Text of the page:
(Brussels) – European Union leaders should announce specific policy responses to the Chinese government’s atrocity crimes, Human Rights Watch said today. A virtual summit between the EU and China is scheduled for April 1, 2022.
The summit takes place at a time of heightened tensions between the EU and the Chinese government, which retaliated against Lithuania for its relations with Taiwan, baselessly sanctioned EU bodies and European research institutions, and has not condemned Russian war crimes in Ukraine. The Chinese government’s disregard for international human rights norms mirrors its domestic track record of grave abuses without accountability.
“The EU’s foreign policy chief has pointed with alarm to the Chinese government’s ‘revisionist campaign’ against universal human rights and institutions,” said Sophie Richardson, China director at Human Rights Watch. “Brussels should revise its approach to match the magnitude of that threat.”
In a March 18 joint letter from 10 nongovernmental organizations to Ursula von der Leyen, president of the European Commission, and Charles Michel, president of the European Council, Human Rights Watch cited Chinese authorities’ deepening assault on human rights, including crimes against humanity targeting Uyghurs and other Turkic communities in Xinjiang, and heightened repression in Tibet and Hong Kong. Human rights defenders across the country – including the citizen journalist Zhang Zhan, the Uyghur intellectual and Sakharov Prize laureate Ilham Tohti, the Swedish publisher Gui Minhai, and many others – remain arbitrarily detained.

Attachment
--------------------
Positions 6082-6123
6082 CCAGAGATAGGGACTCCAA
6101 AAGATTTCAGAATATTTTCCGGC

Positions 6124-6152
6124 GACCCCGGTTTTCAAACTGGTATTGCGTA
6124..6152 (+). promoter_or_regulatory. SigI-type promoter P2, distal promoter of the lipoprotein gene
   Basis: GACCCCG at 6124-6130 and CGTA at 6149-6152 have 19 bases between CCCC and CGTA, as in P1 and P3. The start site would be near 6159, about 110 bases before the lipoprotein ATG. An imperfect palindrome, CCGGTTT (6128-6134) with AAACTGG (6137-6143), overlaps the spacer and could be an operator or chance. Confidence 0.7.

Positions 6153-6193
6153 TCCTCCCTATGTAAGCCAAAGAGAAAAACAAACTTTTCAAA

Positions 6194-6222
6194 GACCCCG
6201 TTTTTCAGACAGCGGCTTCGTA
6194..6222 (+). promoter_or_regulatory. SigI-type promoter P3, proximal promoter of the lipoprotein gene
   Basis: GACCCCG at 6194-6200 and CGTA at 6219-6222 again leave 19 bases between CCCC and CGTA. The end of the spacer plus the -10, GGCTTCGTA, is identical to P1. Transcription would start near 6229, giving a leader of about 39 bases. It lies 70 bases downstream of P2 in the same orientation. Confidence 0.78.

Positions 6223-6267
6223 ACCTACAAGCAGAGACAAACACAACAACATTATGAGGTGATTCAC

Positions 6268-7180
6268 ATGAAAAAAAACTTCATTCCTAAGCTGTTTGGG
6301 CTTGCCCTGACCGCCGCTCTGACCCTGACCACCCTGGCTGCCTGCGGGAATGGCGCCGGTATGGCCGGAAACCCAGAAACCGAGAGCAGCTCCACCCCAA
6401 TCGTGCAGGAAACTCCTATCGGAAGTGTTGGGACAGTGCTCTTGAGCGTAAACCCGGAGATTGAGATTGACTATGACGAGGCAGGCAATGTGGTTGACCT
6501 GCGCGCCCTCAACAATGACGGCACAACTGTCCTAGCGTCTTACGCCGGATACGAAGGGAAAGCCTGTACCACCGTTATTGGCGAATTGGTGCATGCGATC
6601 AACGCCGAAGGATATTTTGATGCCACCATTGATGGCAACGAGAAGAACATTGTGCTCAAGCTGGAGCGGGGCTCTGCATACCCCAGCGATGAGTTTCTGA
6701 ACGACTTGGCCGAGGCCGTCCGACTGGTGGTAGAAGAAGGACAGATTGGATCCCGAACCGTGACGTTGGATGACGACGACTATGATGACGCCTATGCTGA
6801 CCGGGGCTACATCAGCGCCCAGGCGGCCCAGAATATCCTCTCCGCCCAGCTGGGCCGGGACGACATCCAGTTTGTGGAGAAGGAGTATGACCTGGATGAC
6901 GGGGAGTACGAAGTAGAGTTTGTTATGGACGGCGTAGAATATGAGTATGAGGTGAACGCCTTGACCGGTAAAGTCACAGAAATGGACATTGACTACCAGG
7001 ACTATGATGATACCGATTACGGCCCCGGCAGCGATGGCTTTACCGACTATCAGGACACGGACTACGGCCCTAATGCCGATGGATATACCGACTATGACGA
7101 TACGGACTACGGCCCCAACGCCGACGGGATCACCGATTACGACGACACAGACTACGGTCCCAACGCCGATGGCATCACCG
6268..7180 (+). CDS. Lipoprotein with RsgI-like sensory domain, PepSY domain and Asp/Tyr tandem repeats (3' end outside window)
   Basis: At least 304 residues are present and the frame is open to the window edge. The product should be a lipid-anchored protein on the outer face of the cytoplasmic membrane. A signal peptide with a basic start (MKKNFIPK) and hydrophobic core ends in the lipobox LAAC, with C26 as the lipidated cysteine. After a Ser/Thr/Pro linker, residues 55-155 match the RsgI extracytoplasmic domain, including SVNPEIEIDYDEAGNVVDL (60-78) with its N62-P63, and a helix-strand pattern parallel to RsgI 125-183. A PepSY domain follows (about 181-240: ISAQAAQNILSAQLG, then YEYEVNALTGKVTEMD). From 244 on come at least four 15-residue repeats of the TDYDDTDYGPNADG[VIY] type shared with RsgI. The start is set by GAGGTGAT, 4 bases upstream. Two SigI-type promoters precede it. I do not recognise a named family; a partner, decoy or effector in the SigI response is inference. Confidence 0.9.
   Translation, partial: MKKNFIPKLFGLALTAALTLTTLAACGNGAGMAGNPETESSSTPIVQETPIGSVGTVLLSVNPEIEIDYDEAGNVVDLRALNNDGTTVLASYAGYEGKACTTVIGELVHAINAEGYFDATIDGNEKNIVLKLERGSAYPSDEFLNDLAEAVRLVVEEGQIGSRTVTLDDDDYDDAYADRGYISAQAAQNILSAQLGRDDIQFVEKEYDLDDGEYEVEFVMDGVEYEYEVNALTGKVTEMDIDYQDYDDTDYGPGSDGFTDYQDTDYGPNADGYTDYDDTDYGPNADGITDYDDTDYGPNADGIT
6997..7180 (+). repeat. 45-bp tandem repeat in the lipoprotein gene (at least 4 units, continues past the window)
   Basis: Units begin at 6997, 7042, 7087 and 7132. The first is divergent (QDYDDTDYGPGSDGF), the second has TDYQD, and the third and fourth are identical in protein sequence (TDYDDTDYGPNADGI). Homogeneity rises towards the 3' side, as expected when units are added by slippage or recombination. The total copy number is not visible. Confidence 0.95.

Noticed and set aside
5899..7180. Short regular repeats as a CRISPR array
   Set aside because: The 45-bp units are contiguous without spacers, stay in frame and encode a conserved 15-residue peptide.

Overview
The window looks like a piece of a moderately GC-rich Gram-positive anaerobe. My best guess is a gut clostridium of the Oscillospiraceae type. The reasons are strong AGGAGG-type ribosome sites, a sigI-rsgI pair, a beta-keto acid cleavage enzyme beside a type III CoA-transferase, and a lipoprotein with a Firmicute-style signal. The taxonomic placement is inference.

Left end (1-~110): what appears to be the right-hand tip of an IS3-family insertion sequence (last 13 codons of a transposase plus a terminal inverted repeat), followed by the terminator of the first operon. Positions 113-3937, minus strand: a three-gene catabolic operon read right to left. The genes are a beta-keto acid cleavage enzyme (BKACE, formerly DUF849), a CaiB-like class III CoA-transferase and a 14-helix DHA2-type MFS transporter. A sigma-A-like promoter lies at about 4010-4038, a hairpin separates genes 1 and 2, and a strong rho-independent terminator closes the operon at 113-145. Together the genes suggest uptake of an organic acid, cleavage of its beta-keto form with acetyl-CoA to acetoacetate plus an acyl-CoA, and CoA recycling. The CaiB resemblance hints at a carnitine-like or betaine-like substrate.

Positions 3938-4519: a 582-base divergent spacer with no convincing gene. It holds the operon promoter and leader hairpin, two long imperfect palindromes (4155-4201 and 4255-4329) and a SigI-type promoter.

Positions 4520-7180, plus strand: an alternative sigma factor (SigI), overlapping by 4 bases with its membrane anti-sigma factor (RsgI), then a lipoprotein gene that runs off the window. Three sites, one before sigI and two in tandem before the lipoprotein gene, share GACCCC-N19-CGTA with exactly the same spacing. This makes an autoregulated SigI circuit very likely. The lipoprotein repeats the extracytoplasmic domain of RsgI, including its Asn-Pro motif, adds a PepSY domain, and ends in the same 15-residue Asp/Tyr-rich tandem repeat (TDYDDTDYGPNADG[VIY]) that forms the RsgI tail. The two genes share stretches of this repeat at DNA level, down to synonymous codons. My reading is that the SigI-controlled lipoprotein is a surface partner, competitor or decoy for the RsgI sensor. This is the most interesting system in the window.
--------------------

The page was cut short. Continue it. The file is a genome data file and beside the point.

While the EU has taken important steps in reaction to these developments, including some targeted sanctions and strong condemnations of Beijing’s abuses at the United Nations, these efforts lack the consequences to bring significant change. The rights groups urged Michel and von der Leyen to use their time with the Chinese leaders to announce further steps to counter Beijing’s abuses, and cautioned them against calling for yet another round of the bilateral human rights dialogue, which after 37 rounds has proven unable to secure concrete progress.
Stronger, better coordinated action is also supported by the European Parliament, which has remained a staunch critic of the Chinese government’s crackdown and has repeatedly denounced its abuses. Beijing responded by sanctioning several members of the European Parliament. In response, the European Parliament froze consideration of a bilateral trade deal and called for a new, and more assertive, EU strategy on China, including further targeted sanctions and closer coordination with like-minded partners.
“Presidents Michel and von der Leyen should go beyond words of condemnation at the summit if they want to deter Chinese government violations now and in the future,” said Claudio Francavilla, EU advocate at Human Rights Watch. “Bolder steps are needed to counter Beijing’s crimes against humanity and anti-rights agenda, and EU leaders should announce their determination to pursue them.”